Can You Have It Both Ways?

I have recently been pondering the validity of my expectations regarding the work-life balance. My main questions involve my expectations regarding the relationship between a “solid schedule” and comfortable work environment, and being happy with my income. In the process, I came across an article by Eric Sinoway in the Harvard Business Review titled “No, You Can’t Have It All”. As the title of the article reveals, the author’s opinion is that despite what we have been taught, we can’t have it all. To me, that means it is unlikely that comfort and growth, or pleasant schedule and sufficient income, will be a reality in my current season of life.

I have been gaining a clearer insight into my thinking around this issue in the past few months. Despite my desire to have otherwise, the truth is that I can’t have it both ways. More income and professional growth will likely mean more discomfort. In the article mentioned above, Sinoway (2012) states “You cannot pursue all your goals simultaneously or satisfy all your desires at once. And it’s an emotional drain to think you can. Instead, you must focus on long-term fulfillment rather than short-term success and, at various points in your life, think carefully about your priorities” (para 3). I find his candor refreshing. While it is nice to think that we might be able to provide for ourselves and our families by putting in “the 4-hour workweek”, reality for the clear majority is different. Ultimately, seeking a balance will require making some tough decisions.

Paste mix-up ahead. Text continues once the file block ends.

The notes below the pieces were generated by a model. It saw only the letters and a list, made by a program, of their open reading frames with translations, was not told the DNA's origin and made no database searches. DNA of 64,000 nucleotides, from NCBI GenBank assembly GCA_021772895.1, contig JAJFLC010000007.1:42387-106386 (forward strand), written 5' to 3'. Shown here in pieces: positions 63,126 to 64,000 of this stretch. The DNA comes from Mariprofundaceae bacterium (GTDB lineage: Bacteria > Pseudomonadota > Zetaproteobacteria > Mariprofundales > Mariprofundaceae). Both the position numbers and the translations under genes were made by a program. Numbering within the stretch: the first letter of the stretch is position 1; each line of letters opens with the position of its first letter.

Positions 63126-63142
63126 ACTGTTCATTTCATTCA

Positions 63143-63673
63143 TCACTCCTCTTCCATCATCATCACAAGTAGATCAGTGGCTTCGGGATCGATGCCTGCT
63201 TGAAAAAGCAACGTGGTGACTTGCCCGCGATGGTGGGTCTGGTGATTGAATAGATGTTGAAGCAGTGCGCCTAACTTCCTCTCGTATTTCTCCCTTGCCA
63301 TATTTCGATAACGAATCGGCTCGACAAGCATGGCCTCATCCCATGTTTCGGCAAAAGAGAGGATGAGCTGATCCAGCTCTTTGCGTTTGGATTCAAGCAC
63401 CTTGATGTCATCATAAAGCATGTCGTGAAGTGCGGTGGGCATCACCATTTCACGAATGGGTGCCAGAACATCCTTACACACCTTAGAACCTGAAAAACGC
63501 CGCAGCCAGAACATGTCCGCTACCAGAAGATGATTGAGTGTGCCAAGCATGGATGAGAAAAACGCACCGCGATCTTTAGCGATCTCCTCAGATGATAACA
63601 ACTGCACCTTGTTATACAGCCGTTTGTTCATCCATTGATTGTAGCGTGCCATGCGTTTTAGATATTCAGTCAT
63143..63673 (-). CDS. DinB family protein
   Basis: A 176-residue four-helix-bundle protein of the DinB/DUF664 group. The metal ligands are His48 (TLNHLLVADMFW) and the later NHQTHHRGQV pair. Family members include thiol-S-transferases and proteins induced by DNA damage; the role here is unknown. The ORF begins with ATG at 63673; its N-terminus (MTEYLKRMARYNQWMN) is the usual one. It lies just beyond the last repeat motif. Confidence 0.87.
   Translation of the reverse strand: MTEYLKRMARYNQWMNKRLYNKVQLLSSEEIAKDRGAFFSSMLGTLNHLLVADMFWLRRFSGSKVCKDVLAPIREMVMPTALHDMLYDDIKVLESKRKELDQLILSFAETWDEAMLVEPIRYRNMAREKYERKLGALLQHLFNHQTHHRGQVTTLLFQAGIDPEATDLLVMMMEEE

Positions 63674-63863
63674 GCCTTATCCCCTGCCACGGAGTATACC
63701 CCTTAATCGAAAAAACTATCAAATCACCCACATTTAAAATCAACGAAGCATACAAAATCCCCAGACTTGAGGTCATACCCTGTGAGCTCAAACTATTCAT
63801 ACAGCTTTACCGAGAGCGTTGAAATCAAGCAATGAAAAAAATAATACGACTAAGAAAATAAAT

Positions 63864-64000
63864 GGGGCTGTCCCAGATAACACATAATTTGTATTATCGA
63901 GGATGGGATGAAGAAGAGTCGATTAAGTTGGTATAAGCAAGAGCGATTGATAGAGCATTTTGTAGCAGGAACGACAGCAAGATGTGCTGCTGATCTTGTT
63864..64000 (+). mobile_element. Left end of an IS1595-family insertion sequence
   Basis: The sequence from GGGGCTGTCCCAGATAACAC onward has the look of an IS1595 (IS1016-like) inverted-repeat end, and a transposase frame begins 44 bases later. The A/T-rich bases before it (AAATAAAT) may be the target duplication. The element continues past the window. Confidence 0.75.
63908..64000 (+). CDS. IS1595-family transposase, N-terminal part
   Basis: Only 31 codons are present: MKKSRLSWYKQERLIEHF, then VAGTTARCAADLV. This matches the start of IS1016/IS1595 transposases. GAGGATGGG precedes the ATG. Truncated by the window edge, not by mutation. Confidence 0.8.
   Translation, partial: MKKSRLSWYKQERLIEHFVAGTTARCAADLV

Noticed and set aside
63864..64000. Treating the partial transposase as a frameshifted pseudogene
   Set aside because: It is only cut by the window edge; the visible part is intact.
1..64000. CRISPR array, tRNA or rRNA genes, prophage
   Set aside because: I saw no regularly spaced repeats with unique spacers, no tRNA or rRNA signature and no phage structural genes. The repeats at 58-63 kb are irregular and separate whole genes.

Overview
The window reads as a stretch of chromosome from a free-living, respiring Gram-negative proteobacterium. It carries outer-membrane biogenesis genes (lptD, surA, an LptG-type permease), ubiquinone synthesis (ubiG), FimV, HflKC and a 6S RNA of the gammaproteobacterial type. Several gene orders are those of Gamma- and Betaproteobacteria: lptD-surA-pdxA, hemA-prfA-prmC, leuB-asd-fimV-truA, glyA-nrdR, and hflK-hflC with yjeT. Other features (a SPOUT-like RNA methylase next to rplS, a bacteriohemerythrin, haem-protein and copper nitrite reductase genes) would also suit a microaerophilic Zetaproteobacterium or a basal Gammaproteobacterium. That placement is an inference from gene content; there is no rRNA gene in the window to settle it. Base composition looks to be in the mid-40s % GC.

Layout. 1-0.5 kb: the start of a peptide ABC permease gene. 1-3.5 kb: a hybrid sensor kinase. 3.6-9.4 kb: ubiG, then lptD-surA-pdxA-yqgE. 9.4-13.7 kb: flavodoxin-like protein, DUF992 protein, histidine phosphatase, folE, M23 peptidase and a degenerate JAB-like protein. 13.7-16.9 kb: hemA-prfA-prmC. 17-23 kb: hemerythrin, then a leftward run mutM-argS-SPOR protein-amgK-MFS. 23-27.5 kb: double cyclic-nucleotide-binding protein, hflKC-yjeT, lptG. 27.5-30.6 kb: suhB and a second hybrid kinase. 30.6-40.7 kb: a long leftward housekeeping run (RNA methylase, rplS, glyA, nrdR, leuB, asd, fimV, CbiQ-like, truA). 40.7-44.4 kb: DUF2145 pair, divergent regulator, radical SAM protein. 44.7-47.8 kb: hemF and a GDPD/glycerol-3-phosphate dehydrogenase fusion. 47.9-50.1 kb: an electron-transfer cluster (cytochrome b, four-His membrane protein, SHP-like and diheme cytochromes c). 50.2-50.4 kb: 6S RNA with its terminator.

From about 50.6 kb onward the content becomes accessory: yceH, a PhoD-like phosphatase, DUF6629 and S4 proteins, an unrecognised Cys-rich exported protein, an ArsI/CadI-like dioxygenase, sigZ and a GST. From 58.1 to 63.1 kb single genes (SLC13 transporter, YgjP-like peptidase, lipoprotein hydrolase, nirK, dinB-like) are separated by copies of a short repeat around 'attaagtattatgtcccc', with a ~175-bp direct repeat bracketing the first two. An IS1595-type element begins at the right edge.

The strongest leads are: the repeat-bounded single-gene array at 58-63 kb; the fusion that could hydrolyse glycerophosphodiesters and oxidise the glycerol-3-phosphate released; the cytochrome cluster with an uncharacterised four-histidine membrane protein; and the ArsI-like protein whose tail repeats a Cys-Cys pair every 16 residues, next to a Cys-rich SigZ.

Do you feel that you have a realistic expectation of what it will take for you to find your definition of success?

Do most people seem in tune with what it will take to achieve their goals?

Sinoway, E. (October, 2012). No, You Can’t Have It All. Retrieved from https://hbr.org/2012/10/no-you-cant-have-it-all .

Changing Mental Models